Remembering Layla

A single slice of bread made me cry today.

It sounds crazy; I know. But for the last thirteen years, I’ve divided up the last slice of bread to give to the dogs.

In March of 2020, I had to stop dividing it into thirds when our dog Nala passed away. That was the first time bread made me cry.

Now it’s happened again. Our thirteen year old dog, Layla, passed away yesterday. This morning I found the crumpled bread bag on the counter, holding the last slice of bread. I’d wanted to give it to her before she passed, but she wouldn’t eat anything– not even her beloved bread, that she’d come running for if the pantry doors even opened.

Losing a pet is always hard. Every time, no matter the circumstances. These furry members of our family take up so much space in our hearts. When our limited time with them is up, there is no easy way to say goodbye.

Thirteen years ago, my husband adopted a little puppy from a rescue group. She was a bit timid, despite being a bigger breed. She loved to sleep with her head on his shoe, and rode around in the passenger seat of his truck like it’s where she was born to be. When we moved to Alaska and the truck was sold, she switched to the backseat…but she was less than thrilled about it, and would stick her head up between the front seats to let us know how she felt.

Layla went on many adventures with us, from the beaches of Florida to looking for the aurora in Alaska. She trotted along the pebbly beaches of Homer, had a shouting match with a moose, waded through waist-high fields of blooming fireweed, and sat in front of majestic mountain ranges before laying down in the soft grass to take a quick nap. She’s flown on numerous airplanes, traveling from Florida to Alaska to Tennessee. She’s slept in hotel rooms, lived in several houses, and has just always been up for any adventure we have.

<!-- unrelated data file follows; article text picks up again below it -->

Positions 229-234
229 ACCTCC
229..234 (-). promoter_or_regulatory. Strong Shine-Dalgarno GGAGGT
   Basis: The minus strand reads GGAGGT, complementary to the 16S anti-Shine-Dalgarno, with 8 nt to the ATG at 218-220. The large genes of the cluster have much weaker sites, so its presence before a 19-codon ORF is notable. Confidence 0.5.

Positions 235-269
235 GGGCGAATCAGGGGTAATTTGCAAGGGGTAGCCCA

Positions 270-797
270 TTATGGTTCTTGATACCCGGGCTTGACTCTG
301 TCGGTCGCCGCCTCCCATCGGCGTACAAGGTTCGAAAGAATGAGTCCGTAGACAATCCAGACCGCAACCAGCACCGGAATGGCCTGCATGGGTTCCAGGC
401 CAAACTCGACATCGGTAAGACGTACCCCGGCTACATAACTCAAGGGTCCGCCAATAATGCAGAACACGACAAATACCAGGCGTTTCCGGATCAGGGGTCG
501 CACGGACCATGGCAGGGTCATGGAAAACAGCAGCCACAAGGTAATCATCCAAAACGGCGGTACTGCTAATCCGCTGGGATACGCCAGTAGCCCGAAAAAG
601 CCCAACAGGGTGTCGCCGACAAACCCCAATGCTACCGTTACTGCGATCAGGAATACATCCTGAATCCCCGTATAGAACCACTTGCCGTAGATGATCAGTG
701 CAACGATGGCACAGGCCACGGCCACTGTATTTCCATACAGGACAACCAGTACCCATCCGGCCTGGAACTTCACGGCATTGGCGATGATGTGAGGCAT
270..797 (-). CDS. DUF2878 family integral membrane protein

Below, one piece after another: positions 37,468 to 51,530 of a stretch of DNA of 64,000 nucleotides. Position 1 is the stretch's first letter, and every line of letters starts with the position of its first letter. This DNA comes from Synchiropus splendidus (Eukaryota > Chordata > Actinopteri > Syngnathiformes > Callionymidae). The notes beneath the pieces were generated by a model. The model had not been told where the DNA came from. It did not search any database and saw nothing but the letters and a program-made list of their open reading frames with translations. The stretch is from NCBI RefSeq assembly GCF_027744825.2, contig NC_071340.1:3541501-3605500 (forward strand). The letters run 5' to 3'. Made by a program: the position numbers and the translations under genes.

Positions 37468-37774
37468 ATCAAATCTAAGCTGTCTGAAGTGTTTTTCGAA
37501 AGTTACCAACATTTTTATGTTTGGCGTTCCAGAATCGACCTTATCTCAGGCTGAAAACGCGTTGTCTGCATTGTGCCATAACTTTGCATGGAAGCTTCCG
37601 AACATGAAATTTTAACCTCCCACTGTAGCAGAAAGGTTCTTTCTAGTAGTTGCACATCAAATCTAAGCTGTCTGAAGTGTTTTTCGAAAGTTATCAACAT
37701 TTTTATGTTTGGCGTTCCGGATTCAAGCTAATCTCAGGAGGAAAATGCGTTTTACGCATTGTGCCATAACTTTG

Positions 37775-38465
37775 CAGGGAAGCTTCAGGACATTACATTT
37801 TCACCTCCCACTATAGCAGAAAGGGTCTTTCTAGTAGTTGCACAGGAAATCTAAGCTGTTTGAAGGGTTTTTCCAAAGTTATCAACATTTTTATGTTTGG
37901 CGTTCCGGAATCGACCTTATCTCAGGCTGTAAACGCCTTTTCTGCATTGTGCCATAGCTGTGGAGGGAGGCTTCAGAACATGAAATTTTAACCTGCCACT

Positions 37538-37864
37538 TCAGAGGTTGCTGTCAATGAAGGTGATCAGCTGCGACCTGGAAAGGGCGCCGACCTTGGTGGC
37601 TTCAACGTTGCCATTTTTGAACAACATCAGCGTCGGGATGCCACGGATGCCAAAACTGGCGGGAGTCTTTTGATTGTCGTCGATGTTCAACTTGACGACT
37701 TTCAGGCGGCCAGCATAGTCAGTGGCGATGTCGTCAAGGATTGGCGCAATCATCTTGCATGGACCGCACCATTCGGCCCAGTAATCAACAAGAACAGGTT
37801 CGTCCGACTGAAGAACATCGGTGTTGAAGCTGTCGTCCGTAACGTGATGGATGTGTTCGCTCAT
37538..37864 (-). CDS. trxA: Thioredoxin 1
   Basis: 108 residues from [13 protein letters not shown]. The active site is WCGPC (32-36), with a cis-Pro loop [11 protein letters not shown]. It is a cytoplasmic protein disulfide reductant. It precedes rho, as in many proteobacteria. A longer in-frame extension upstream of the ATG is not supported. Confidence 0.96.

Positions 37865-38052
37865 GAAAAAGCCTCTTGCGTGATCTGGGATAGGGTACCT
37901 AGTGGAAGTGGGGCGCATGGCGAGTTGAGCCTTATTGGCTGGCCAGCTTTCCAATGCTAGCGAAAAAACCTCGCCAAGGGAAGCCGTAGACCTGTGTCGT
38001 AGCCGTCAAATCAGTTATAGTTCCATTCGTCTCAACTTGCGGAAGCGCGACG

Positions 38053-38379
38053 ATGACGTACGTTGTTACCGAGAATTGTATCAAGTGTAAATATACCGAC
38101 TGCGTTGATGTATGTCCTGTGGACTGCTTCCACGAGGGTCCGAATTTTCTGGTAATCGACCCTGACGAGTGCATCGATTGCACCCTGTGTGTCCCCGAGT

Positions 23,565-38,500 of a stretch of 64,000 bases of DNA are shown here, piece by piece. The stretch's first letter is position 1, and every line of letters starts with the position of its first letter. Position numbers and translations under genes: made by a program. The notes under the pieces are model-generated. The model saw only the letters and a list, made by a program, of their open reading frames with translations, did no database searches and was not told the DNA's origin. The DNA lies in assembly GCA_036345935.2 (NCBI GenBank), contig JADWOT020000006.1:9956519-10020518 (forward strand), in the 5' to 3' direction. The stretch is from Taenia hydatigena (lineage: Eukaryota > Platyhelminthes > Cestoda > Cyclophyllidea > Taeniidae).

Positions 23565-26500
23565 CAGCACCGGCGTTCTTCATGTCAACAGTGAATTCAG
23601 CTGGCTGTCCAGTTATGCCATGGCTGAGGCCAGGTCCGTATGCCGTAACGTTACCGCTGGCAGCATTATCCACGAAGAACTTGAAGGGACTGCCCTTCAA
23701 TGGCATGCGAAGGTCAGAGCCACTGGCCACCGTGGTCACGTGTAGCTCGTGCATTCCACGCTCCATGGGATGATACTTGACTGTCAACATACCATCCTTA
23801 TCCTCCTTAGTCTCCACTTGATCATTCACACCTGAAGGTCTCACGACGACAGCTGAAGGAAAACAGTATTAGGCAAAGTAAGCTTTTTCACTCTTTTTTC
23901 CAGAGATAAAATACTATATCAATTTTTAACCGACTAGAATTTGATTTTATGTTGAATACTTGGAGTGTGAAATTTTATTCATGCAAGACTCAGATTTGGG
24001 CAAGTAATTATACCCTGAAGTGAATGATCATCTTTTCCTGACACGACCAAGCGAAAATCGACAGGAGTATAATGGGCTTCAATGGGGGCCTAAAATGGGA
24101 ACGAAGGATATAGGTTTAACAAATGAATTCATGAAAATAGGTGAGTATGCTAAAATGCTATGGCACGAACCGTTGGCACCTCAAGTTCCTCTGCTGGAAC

Our sweet Layla girl was always so patient with our kids, even when they were babies and would drape themselves across her. When our eldest child was just shy of turning one, he loved to crawl up to her while she was eating and slowly pull her bowl towards him. She’d gamely follow, continuing to eat as he moved her bowl closer to him. She’d lovingly sniff their heads, let them lean against her, and help steady them as they learned to walk with one hand resting on her back.

Layla was our gentle giant. She’d do mini-jumps, just lifting her front paws barely off of the ground, and do this unique half-bark, half-howl that can only be described as crowing. She’d shake her whole body when she was excited, could run as fast as the dickens, and had a hard head. Literally–she once ran full steam ahead into my husband’s knee, leaving him with a bruise, yet she just continued on as though he hadn’t been there.

A good dog is a member of your family, a faithful companion throughout years of your life. Layla was the best of dogs, always there for her people, always up for whatever craziness we brought home to her. Whether it was a new dog, two zany cats, or these wild kiddos of ours, she greeted each new arrival with love and tenderness.

Our kids especially are having a tough time with this loss. To help, we make a photo book full of pictures and memories and have it printed. This way, whenever we miss her, we can look through the book.

We will always remember our sweet girl, this beautiful soul who loved us so well.

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